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'Little Ma' set to be Taiwan premier
Publication Date : 02-02-2013
Soft-spoken, collegial, physically fit and squeaky clean, incoming Taiwan premier Jiang Yi-huah is seen as a clone of President Ma Ying-jeou, one of "the King's men".
But the Yale-educated former political science professor, who at age 52 will be Taiwan's youngest premier since 1950 when he takes office next week, is also regarded as a political star, combining scholarly intelligence and meticulousness with rapier sharp wit, good people skills and local roots.
Take, for example, a sweeping - and painful - pension reform plan the now Deputy Premier had put together and which was unveiled by Ma on Wednesday - just one day before Jiang was confirmed to replace Premier Sean Chen in a late-night presidential press release.
The plan was hammered out with so much care and comprehensive consultation with members of the public, ruling and opposition legislators and government watchdogs, that the biggest gripe the opposition camp could muster was that Ma's offer to sacrifice part of his own pension was not part of the solution.
By comparison, Chen's year-old administration has been plagued by widespread resistance to policies due to inept communication and perceived high-handedness. Jiang, a taiji enthusiast, is expected to be a more agreeable lieutenant to Ma than "tough guy" Chen, who has publicly spoken in retort to his boss.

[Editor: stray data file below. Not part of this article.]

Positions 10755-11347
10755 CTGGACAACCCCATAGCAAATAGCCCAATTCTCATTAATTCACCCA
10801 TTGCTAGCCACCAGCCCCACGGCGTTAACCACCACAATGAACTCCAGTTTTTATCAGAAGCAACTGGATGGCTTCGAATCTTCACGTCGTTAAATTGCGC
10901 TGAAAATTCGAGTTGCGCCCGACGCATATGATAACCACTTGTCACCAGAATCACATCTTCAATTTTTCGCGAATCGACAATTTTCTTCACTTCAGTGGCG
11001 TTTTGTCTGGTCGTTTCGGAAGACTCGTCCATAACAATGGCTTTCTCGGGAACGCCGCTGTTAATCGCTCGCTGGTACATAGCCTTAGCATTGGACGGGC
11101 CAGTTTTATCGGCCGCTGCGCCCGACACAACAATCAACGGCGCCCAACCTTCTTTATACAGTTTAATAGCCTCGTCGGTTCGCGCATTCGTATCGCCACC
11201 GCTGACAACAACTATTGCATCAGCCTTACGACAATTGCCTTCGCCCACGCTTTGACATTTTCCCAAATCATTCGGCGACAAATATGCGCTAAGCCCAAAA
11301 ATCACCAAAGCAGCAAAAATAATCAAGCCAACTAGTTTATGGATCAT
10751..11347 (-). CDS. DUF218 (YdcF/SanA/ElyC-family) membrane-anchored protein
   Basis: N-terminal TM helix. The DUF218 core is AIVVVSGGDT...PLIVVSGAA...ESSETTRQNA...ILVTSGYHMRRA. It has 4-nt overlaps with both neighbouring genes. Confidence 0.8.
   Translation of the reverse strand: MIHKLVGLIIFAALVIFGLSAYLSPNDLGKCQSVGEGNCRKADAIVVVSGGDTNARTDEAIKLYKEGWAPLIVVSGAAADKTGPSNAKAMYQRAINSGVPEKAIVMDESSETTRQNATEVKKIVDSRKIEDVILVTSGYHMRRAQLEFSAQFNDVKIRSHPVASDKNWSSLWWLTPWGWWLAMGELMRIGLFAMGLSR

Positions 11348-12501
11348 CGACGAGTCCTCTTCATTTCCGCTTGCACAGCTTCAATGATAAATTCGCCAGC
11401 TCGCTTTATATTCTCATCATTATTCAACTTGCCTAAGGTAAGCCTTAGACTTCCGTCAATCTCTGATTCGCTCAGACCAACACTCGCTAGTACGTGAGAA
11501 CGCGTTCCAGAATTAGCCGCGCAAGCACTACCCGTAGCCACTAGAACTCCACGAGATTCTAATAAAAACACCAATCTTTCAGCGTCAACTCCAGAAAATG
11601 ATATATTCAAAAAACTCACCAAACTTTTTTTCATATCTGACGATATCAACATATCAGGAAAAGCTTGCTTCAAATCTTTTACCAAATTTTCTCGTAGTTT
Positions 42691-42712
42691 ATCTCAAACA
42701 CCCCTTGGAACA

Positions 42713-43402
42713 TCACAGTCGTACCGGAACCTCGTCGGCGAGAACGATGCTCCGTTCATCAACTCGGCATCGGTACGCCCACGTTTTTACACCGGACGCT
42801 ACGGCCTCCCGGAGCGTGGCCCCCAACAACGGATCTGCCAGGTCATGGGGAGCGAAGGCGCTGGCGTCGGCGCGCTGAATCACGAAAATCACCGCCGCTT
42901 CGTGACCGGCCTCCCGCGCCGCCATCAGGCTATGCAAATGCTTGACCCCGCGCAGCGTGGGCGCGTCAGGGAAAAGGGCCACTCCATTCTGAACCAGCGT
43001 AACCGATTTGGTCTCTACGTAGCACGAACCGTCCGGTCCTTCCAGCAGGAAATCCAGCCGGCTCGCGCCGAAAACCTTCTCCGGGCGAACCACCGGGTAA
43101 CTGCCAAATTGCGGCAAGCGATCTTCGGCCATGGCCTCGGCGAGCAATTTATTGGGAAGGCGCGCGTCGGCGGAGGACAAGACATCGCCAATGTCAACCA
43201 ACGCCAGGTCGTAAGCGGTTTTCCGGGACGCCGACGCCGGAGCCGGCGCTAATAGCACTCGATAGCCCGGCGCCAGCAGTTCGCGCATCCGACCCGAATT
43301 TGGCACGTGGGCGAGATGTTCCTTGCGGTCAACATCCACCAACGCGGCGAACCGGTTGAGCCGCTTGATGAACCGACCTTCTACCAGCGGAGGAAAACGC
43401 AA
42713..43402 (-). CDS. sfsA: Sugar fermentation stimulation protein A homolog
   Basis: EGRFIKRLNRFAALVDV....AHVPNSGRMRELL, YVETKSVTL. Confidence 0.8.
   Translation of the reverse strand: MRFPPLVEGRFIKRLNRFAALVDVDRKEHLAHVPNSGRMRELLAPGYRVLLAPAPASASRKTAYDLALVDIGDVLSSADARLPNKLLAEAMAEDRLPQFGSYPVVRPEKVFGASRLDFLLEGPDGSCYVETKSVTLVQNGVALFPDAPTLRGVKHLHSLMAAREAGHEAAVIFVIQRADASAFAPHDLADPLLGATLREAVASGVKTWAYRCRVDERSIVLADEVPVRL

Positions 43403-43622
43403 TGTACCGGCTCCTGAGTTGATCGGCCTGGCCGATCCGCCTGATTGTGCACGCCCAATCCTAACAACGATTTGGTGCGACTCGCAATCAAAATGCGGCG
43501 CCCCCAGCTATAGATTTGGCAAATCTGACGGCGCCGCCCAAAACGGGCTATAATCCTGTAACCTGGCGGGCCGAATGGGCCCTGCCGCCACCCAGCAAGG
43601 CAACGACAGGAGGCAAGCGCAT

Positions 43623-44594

Jiang will be assisted by Mao Chi-kuo, the straight-talking, long-time Transport Minister credited with boosting Taiwan's tourism industry and multiplying the island's air links with the world.
The unpopular Economic Affairs Minister Shih Yen-hsiang and top economic planner Yiin Chii-ming will also step down.
But for now, the spotlight is on the man known as "Little Ma Ying-jeou". Since being plucked from academia by Ma to join the Cabinet in 2008 as minister for the Development and Evaluation Commission, Jiang has made diligence and thoroughness his hallmark.
As interior minister from 2009 to last year, he is credited with a number of popular policies like more funding for low-income and underprivileged groups and a preferential housing loan scheme for young Taiwanese.
In the face of controversy, such as his decision as newly minted interior minister to deny a visa to Rebiya Kadeer, the Uighur businesswoman fighting for Xinjiang's independence from China, Jiang has fended off criticism with gumption.
In reply to aggressive questioning by the opposition Democratic Progressive Party's own rising star, Lai Ching-te, in 2009 over his stand, Jiang had calmly retorted: "I have to correct what you said; we never said that Ms Rebiya was a terrorist."
He spelled out an article in an immigration Act that allows the barring of people who might "endanger Taiwan's national security and public order": "That's the article we are using, and not the one on terrorism."
Despite Jiang's strengths, his label as a Ma guy may hurt him given the President's low popularity among Taiwanese.
For now, though, his first challenge will be to shore up the economy, which shows signs of a rebound with 3.42 per cent growth in the fourth quarter last year.